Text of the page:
The European beef herd could shrink by up to 16% under the cost 2030 greenhouse gas emission targets, but subsidies could help alleviate the burden, according to the European Commission.
Dan Burgar Kuzelicki, policy officer at the Environment, climate change, forestry and bio-economy department of the European Commission, presented the figures at the Agricultural Science Association’s climate change conference in Portlaoise last week.
According to him, the EU’s beef herd size is expected to fall by between 6.6% and 16% across the EU by the time 2030 climate targets are implemented. This is the result of a European Commission model illustrated by the map above.
In Ireland, the cost of implementing greenhouse gas emission cuts on beef farms would result in a drop in cattle numbers by up to 5% in the southern half of the country and up to 8% in the northern half.
However, targeting CAP subsidies to cover 80% of the costs associated with better climate efficiency in beef farming would mitigate the impact, with herd size expected to drop by up to 2% in the south and up to 5% in the north under this scenario.
In all cases, beef production is expected to drop.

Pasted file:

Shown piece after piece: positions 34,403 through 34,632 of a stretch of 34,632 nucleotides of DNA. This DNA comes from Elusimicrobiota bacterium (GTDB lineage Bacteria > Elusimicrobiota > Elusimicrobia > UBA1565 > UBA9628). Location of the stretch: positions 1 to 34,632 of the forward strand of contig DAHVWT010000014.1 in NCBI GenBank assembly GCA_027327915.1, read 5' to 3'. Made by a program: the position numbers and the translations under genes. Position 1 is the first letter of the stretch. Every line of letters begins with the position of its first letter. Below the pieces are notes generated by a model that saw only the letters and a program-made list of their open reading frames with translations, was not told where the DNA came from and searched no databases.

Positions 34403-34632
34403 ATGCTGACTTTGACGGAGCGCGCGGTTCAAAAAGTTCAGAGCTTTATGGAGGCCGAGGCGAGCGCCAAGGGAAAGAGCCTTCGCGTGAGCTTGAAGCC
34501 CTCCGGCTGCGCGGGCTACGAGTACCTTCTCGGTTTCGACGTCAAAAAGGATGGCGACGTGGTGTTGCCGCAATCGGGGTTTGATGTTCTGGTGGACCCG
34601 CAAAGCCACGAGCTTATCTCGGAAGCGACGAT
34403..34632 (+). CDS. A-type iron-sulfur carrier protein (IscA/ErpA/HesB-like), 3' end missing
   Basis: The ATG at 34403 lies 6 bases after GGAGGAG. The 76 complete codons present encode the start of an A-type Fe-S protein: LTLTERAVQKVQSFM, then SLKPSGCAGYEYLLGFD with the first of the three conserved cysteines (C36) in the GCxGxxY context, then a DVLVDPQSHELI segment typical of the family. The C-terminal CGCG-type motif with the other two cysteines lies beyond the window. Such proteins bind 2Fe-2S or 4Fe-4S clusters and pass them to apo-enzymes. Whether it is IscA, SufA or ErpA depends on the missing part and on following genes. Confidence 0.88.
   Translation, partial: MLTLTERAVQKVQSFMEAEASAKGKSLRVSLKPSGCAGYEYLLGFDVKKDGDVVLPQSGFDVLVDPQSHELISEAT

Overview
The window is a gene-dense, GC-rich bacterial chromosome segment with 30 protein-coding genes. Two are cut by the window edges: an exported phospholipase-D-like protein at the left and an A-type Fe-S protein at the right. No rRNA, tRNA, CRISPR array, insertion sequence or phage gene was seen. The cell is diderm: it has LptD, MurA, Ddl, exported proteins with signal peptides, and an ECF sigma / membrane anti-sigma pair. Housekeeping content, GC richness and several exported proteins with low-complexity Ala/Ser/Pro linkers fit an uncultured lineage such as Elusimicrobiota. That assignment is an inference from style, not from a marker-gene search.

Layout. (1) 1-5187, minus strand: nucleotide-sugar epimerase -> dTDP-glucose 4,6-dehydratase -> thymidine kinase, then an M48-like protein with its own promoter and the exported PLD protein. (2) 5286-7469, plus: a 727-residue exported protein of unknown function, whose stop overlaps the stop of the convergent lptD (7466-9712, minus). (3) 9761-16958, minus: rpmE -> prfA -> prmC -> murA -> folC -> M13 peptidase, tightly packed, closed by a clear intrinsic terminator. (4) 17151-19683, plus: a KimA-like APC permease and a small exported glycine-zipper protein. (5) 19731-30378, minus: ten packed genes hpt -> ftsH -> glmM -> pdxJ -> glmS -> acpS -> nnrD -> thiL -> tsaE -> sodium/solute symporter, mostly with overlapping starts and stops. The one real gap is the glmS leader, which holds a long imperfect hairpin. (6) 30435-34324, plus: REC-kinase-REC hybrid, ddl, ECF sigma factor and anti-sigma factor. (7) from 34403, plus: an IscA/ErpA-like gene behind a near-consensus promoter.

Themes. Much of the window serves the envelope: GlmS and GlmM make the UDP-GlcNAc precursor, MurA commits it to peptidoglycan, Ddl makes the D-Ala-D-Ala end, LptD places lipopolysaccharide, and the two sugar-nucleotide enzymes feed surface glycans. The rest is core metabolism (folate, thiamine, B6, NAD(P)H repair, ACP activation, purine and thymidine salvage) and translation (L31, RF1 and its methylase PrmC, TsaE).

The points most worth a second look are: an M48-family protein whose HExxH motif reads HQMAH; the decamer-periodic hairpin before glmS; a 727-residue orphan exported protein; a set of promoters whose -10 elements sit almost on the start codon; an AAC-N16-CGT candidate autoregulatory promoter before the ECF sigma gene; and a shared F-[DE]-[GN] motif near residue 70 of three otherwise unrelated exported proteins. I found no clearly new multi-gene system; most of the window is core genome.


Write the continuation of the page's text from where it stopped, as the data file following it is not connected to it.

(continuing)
Additives and grass quality to cut emissions from livestock
Tommy Boland, associate professor of ruminant nutrition at UCD, presented some of the latest research into techniques exploerd to reduce greenhouse gas emissions from cattle and sheep.
A number of inhibitors are being tested as additives to feed to reduce methane production. While some have shown detrimental side effects, a chemical called 3-nitrooxypropanol (3-NOP) is showing promising results. Feeding 2G/day of 3NOP to beef cattle has shown to reduce methane emissions from over 20g/kg to under 10g/kg of weight gain. Meanwhile, methane emissions from dairy cattle receiving 3-NOP have dropped from 18g/kg to 12g/kg of milk solids.
Feeding soya oil and, to a greater extent, linseed oil was also found to reduce the rate of methane emissions from dairy cows, Boland said.
However, he questioned the sustainability of those oil sources and pointed out that grass was an alternative source of fatty acids, with further research required in this area. Boland’s own research shows that improving grass quality has a direct impact on the methane emissions of dairy cow.